In an interesting bit of social engineering hackers in China managed to convince developers to download and install a malicious version of the Apple developer tools. Developers who downloaded the malicious code kit then went on to write software that inadvertently included backdoors, the ability to push false information to phones, etc.
It was entirely possible to become a victim of malware by downloading an app that the developer had no intentions of doing anything maliciously. The result was the same however.
The event is being called XcodeGhost, presumably because a ghost added code.
The normal rules of smartphone ownership sort of went out the window with this one as this did not require a user to do anything sketchy (root, jailbreak, install from third party,) and was not coming from developers of ill repute, just developers who got tricked into installing what they believed were required updates.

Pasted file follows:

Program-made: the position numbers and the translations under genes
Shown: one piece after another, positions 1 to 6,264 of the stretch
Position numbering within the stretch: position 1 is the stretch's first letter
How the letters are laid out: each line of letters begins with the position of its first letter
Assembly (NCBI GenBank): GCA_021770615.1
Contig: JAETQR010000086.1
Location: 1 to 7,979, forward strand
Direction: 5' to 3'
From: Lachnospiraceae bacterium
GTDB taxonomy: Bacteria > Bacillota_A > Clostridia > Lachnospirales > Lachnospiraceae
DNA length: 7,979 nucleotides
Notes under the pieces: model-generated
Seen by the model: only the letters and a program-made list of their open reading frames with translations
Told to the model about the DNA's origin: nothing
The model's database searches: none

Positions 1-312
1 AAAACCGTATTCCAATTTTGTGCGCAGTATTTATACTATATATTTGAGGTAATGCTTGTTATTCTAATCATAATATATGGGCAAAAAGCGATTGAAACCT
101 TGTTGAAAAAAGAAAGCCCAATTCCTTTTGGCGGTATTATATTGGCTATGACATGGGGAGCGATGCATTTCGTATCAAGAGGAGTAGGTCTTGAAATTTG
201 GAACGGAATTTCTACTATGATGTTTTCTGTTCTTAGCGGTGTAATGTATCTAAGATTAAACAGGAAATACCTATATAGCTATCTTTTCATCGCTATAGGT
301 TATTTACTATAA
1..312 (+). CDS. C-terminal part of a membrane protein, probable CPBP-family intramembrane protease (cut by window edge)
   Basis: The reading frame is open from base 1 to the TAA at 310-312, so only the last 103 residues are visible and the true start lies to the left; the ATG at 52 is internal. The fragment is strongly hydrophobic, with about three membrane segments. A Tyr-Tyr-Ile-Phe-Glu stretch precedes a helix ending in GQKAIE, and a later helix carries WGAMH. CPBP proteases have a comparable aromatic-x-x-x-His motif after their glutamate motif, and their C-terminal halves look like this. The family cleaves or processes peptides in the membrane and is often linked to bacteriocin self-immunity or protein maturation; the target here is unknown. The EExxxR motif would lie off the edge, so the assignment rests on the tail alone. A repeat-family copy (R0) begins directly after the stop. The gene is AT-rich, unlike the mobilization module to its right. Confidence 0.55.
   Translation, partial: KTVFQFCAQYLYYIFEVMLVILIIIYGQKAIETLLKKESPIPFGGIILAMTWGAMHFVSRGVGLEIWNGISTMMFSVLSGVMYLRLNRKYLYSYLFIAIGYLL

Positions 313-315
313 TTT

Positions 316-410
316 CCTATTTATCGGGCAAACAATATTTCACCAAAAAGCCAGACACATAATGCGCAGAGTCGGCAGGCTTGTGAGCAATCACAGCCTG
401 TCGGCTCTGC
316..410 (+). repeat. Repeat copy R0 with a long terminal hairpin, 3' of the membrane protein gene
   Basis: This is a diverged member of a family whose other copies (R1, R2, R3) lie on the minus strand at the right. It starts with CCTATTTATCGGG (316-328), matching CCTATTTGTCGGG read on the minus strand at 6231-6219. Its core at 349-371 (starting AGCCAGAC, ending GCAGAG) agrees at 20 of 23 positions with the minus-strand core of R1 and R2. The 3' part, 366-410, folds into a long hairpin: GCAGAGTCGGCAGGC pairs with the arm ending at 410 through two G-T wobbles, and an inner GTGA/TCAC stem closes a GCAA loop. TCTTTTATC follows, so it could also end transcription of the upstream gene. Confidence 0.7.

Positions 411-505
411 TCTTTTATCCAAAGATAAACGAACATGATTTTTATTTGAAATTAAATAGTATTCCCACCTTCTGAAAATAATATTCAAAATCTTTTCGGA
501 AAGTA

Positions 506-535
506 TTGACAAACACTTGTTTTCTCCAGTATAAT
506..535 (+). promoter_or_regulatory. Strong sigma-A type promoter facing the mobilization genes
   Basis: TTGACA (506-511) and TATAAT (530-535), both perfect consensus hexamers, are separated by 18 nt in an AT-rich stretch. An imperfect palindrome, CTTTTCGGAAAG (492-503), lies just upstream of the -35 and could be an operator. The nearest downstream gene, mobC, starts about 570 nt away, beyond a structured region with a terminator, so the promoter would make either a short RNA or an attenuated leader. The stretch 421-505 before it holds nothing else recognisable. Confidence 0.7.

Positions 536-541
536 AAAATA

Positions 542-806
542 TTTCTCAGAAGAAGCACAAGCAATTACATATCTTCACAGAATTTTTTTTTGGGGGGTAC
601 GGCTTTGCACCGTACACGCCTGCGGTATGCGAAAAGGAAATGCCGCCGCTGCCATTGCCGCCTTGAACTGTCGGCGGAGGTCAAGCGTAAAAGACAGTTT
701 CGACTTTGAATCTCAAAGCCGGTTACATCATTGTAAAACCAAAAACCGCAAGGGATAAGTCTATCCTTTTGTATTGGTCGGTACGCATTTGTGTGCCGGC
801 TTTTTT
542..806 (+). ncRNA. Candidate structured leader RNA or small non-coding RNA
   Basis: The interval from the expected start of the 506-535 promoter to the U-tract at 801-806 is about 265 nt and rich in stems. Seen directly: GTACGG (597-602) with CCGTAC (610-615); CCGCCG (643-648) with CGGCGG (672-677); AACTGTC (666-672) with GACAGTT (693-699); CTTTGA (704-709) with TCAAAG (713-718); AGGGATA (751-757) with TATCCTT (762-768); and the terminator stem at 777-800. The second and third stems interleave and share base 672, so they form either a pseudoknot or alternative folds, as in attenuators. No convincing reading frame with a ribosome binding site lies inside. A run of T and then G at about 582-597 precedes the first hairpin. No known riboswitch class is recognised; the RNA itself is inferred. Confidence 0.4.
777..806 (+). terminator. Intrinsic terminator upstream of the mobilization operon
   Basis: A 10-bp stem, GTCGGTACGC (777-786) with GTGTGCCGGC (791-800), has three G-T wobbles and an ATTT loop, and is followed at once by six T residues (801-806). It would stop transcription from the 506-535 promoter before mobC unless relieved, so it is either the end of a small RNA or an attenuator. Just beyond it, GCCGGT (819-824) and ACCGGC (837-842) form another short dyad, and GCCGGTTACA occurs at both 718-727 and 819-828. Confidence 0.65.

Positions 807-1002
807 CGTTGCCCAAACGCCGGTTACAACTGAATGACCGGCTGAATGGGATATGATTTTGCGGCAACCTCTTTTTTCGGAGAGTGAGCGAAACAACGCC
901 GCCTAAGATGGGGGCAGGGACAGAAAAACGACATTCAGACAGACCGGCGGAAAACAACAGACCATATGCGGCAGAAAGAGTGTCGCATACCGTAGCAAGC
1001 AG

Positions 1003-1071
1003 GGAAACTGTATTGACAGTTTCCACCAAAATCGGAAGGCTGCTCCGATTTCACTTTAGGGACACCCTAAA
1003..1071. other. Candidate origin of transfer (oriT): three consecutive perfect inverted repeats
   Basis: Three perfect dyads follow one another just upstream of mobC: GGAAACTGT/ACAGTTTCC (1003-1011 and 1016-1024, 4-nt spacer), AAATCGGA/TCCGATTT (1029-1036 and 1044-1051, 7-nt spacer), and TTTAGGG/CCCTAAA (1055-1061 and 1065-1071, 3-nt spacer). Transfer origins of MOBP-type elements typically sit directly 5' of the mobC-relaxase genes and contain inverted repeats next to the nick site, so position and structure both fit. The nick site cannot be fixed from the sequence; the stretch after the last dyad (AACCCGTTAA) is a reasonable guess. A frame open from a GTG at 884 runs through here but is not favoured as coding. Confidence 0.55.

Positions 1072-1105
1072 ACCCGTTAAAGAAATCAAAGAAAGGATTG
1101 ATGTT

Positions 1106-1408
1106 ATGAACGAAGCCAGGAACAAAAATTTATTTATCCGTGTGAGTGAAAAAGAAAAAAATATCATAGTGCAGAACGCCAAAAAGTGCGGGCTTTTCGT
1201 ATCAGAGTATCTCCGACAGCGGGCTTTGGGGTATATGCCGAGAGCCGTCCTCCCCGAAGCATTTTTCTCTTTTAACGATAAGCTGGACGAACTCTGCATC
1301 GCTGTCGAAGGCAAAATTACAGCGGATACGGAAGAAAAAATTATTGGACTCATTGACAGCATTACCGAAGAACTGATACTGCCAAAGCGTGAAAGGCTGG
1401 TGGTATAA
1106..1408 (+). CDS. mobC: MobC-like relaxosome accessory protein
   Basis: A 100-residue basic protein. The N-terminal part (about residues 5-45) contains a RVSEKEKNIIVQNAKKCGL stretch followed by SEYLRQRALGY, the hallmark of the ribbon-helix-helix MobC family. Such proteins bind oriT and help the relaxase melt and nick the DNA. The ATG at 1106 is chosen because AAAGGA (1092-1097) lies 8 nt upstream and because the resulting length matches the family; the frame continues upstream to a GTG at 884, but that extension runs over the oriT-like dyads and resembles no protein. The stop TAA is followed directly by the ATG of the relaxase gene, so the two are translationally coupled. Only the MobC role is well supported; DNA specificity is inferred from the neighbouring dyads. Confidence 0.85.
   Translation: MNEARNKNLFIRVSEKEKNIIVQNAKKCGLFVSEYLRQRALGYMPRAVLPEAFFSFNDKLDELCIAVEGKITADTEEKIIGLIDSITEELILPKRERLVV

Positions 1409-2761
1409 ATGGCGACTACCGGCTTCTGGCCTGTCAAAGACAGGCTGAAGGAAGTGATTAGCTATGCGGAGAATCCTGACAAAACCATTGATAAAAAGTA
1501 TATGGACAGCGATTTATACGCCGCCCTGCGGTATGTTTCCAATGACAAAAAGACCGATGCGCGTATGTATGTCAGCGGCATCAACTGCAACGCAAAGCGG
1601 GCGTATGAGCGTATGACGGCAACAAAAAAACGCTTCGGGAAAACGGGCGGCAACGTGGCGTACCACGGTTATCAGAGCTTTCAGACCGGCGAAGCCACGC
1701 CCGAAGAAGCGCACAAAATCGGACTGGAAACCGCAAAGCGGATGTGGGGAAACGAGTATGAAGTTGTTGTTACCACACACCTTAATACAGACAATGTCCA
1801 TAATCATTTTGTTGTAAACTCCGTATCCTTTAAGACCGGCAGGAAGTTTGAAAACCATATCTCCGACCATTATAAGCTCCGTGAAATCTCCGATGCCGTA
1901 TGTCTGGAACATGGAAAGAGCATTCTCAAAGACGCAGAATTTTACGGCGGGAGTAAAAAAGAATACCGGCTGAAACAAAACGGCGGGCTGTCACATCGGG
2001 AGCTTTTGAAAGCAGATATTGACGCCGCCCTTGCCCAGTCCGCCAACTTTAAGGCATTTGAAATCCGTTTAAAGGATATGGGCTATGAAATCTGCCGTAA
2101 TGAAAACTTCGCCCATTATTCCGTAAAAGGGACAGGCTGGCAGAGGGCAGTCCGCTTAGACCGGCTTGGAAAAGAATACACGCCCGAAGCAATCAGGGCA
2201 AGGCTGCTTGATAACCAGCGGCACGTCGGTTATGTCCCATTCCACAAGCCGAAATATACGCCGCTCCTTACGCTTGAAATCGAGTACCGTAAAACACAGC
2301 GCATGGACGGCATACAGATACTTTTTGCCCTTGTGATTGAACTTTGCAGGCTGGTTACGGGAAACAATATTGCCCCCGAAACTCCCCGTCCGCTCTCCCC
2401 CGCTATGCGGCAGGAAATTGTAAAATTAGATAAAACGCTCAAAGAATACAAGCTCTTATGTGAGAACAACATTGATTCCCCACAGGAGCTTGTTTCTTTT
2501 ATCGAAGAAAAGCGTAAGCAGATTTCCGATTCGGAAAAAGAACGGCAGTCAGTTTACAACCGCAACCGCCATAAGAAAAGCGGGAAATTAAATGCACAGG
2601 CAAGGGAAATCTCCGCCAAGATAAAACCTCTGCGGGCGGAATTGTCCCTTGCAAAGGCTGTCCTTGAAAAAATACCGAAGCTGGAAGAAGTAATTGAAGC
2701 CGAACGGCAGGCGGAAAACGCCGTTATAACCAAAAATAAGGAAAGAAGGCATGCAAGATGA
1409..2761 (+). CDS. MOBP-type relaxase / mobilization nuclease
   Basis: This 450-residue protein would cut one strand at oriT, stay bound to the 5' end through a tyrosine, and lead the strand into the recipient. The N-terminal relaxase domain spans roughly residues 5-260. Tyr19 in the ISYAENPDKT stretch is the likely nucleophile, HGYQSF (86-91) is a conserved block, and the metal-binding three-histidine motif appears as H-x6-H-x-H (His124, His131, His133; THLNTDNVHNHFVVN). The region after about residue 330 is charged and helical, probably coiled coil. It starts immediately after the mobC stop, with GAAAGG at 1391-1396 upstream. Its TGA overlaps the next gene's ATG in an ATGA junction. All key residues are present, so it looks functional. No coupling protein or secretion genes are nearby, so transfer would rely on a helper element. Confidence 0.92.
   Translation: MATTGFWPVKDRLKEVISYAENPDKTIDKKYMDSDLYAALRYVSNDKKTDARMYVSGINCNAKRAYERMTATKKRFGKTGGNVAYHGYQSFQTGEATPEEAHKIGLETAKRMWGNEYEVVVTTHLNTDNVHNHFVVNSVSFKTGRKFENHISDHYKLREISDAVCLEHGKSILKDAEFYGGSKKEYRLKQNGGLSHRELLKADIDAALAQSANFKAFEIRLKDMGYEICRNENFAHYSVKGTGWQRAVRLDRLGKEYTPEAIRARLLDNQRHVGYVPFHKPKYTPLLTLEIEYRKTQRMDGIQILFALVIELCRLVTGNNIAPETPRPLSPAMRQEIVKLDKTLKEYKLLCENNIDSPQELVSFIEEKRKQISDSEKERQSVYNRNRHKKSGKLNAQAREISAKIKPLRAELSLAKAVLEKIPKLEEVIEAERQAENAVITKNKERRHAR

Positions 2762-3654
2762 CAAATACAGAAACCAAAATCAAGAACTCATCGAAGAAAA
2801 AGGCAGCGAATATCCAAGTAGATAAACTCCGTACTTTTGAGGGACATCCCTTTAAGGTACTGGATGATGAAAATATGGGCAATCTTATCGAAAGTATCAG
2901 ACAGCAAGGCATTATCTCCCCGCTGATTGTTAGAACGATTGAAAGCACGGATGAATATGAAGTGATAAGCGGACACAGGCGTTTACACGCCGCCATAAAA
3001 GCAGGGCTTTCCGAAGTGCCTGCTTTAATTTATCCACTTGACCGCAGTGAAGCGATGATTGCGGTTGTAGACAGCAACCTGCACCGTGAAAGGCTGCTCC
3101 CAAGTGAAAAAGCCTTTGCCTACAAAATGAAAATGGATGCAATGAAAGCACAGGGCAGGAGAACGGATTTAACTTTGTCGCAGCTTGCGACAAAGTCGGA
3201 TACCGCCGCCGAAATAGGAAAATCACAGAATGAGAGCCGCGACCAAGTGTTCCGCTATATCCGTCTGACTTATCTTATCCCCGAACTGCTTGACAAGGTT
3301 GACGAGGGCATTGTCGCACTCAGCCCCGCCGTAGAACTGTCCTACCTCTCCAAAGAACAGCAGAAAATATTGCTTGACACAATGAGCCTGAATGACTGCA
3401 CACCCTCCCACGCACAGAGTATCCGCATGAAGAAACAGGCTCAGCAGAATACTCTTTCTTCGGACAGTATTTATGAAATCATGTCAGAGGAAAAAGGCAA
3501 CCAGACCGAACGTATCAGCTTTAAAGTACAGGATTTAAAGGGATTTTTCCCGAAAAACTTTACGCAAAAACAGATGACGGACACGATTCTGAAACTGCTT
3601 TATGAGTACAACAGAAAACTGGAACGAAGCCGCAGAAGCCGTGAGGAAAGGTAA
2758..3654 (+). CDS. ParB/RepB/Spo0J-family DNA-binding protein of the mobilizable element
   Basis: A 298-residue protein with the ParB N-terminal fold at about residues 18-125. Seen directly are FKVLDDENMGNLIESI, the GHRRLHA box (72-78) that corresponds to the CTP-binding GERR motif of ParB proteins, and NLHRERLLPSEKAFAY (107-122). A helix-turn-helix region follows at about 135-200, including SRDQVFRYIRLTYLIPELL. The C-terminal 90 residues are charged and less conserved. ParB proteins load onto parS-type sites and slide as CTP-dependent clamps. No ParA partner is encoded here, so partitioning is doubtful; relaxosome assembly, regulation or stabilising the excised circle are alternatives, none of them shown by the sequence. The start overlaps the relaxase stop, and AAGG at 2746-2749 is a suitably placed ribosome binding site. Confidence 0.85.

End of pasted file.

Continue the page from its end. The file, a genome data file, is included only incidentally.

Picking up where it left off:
Apple is working to remove any apps containing the XcodeGhost malware, which included a hugely popular car hailing app (unnamed,) WeChat, and a music service.
The BBC is reporting that the malicious code could push notifications to trick you into giving out identifying information, however the details are not listed as to what they could possibly do.
There are no numbers as of yet for how many apps were infected, nor do I see any assurances that the same thing wasn’t going on in the US version of the App Store.
It seems as though Apple could probably add a layer of security to verify that the compiler/app development kit had not been tampered with prior to code signing. It will be interesting to see how this develops.[BBC]